Do you have a specific title or escrow/settlement company that you prefer to use? If so, be sure to let your REALTOR® know. Most buyers will defer to their agent’s recommendation of an escrow company with whom she has developed a good working relationship. In some states, the escrow/settlement company is known as a settlement company. In other states, an attorney’s office handles all the closing funds and paperwork, instead of an escrow/settlement company.
Your REALTOR® may recommend that you use the seller’s choice of escrow/settlement and title company. The seller may have already started a file at an escrow company; for example, if the property has already been in escrow with another buyer. If it is a short sale, then chances are that they have already been working with an escrow company they would prefer to continue using. If you are buying a brand new house from a developer, the seller will require you to use their escrow company because they have already negotiated a contract with them. If the property is an REO, meaning that it is owned by a bank, then the buyer is obligated to use the bank’s preferred escrow company.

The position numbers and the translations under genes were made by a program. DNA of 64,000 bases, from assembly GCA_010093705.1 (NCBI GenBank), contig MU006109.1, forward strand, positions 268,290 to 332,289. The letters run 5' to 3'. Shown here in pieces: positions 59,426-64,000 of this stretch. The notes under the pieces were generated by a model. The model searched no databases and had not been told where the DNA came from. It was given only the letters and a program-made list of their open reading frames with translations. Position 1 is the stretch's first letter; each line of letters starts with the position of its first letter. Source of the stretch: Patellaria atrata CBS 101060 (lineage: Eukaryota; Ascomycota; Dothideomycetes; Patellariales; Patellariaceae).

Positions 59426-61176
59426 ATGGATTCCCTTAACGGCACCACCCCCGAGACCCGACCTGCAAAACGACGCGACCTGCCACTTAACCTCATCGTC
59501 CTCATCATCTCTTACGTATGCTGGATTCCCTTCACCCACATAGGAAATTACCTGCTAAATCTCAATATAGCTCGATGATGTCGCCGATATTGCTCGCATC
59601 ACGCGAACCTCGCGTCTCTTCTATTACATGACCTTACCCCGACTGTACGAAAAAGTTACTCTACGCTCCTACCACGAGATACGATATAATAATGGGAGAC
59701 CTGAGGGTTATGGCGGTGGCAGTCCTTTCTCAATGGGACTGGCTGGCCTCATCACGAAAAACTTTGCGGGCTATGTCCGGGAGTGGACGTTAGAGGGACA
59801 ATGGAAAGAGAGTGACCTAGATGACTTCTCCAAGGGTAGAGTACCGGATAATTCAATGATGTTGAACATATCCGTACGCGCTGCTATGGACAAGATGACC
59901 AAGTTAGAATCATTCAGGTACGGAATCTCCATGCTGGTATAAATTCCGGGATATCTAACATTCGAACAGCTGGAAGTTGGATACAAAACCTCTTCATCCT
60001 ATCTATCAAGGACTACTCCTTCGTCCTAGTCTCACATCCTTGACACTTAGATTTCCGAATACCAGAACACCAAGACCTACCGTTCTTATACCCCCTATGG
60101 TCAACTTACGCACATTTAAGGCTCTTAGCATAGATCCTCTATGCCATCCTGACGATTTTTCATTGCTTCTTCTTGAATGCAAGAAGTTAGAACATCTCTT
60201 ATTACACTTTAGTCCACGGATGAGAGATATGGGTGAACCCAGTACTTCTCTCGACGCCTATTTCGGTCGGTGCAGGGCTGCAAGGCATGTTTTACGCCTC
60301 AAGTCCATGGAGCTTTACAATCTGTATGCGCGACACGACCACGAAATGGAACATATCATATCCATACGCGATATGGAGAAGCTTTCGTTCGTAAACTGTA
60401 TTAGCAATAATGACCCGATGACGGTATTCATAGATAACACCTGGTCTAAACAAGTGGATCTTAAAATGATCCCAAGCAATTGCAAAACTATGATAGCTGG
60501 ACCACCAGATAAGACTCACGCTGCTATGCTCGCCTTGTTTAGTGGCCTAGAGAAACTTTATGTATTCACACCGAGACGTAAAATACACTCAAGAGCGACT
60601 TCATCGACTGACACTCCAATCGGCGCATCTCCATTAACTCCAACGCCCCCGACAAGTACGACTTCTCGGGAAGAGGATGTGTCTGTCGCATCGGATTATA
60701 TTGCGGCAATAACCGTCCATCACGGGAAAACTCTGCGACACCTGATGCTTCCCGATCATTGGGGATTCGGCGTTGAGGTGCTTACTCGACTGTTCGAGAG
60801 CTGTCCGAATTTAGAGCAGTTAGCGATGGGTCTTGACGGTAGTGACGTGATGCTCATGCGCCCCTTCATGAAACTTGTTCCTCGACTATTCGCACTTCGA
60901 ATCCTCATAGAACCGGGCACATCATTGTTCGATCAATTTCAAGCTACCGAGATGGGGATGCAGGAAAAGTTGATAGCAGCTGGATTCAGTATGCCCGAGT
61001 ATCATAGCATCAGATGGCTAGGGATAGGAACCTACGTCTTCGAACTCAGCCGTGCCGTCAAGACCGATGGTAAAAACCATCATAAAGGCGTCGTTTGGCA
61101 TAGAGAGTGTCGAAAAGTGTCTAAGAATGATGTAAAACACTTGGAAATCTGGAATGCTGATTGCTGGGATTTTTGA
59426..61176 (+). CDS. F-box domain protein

This is where you will look to your REALTOR® for advice. He is experienced in dealing with these issues and will be able to write up the contract in the manner that is best for you, your agent will ensure that your offer is as competitive as possible.
If you want to view a list of each state and their typical closing procedures, take a look at the “State-by-State Guide to Real Estate Closing Practices in the U.S.” which is Appendix B in Gadow’s book, The Complete Guide to Your Real Estate Closing: Answers to All Your Questions - From Opening Escrow, to Negotiating Fees, to Signing the Closing Papers. This list is an excellent reference if you are unfamiliar with a state’s legal and customary procedures for closing.
Read more in our book, "Buy Your First Home", http://tinyurl.com/dy2wjx4.
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